FIG. 2 shows the measured dependency of the NO/N2 conversion in percent on the temperature of the model exhaust gas for the catalyst bodies 4 described in Examples A, B and C.
FIG. 3 shows the dependency of the measured NO/N2 conversion in percent on the temperature for the catalyst bodies described in Example D and E.
As can be seen from FIG. 2, the catalyst bodies described in Examples A, B and C achieve a catalytic conversion of between 40 and 60% in the high-temperature range between 450 and 650° C. Therefore, between 40 and 60% of the NO contained in the model exhaust gas was converted into N2. The catalyst body described in Example A achieves a catalytic conversion of 50% and above over the entire temperature range from 450 to 650° C. The conversion measured using the catalyst body 4 described in Example C even rises at higher temperatures.
The catalytic activity of the catalyst bodies 4 only drops at temperatures of over 650° C. However, even at a temperature of 700° C. the catalysts 4 described in Examples A and C still achieve a conversion of approximately 43%.
This result clearly demonstrates the suitability of the catalyst bodies 4 described in Examples A to C for breaking down nitrogen oxides using the SCR process in the high-temperature range from 450 to over 700° C. By contrast, beyond a temperature of 450° C., a similar catalyst body 4 with an active material based on titanium dioxide with additions of tungsten trioxide and/or vanadium pentoxide achieves only a negligible conversion of nitrogen oxides using the SCR process.
The temperature resistance of the catalyst bodies 4 becomes clear from FIG. 3. As stated above, the model exhaust gas described is also passed over the catalyst bodies described in Examples D and E. For the temperatures 450° C., 500° C., 540° C., 570° C., 600° C., 650° C. and 700° C., the catalytic conversion of nitrogen monoxide NO into molecular nitrogen N2 is in each case determined successively. The measured NO/N2 conversion in percent as a function of the temperature is plotted in FIG. 3 as the result. FIG. 3 clearly shows that the catalyst body 4 as described in Example E, which was exposed to a high temperature load, has only lost approximately 10% of its high catalytic activity even after the loading.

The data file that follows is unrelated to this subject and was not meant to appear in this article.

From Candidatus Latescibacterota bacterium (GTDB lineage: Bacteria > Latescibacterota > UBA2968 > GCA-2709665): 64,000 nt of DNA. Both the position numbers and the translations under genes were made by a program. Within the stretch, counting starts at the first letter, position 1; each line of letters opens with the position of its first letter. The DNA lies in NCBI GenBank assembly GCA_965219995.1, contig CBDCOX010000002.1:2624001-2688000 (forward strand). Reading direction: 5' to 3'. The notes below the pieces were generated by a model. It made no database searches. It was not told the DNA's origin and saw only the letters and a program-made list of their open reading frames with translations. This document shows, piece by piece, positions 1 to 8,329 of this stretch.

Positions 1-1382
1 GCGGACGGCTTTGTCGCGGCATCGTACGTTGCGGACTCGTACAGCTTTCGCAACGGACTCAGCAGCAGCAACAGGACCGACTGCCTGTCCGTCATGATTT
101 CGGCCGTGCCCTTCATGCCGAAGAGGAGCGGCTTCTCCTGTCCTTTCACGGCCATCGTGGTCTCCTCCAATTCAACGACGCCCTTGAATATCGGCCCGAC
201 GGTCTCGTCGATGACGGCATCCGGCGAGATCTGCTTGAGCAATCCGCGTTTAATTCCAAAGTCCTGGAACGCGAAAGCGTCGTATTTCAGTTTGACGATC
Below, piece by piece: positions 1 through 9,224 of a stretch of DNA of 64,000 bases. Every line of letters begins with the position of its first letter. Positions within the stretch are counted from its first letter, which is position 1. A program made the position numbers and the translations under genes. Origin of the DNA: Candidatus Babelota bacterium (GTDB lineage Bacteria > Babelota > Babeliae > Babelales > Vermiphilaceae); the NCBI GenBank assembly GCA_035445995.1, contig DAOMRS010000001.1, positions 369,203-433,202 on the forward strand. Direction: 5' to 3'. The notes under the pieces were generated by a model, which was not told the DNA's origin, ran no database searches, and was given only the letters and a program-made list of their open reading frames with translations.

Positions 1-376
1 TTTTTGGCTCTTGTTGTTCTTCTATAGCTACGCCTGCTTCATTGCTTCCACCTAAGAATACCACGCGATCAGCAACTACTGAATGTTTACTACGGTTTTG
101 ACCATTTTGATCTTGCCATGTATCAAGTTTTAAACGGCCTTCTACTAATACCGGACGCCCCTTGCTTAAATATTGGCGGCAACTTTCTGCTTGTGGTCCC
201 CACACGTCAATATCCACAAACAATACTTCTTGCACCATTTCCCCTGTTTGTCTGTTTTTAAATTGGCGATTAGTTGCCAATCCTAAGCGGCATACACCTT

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|U.S. Classification||423/239.2, 423/239.1, 502/64, 502/350, 502/77, 502/79, 502/71|
|International Classification||B01J29/16, B01D53/94, B01J29/00, B01J29/48, B01J21/06, B01J35/10, B01J29/40, B01J29/06, B01J29/78, F01N3/10, F01N3/20, F01N3/08, B01D53/86|
|Cooperative Classification||Y02T10/24, B01D2255/9207, B01D53/8628, B01D2251/2062, B01J29/166, B01D2255/20707, B01D2255/20776, F01N2610/02, B01J21/063, B01J29/7815, F01N3/2066, B01J29/40, B01D2255/50, B01D2255/20738, B01J29/48, B01D2255/9205, F01N2510/063, B01D53/9418|
|European Classification||B01J21/06T, B01D53/94F2C2, B01D53/86F2C, B01J29/40, B01J29/78B, B01J29/16Y, B01J29/48, F01N3/20E|
|Apr 14, 2003||AS||Assignment|
Owner name: SIEMENS AKTIENGESELLSCHAFT, GERMANY
Free format text: ASSIGNMENT OF ASSIGNORS INTEREST;ASSIGNORS:FISCHER, STEFAN;PAJONK, GUNTHER;WITZEL, FRANK;REEL/FRAME:013947/0244;SIGNING DATES FROM 20010529 TO 20010619
|Dec 13, 2006||REMI||Maintenance fee reminder mailed|
|May 27, 2007||LAPS||Lapse for failure to pay maintenance fees|
|Jul 17, 2007||FP||Expired due to failure to pay maintenance fee|
Effective date: 20070527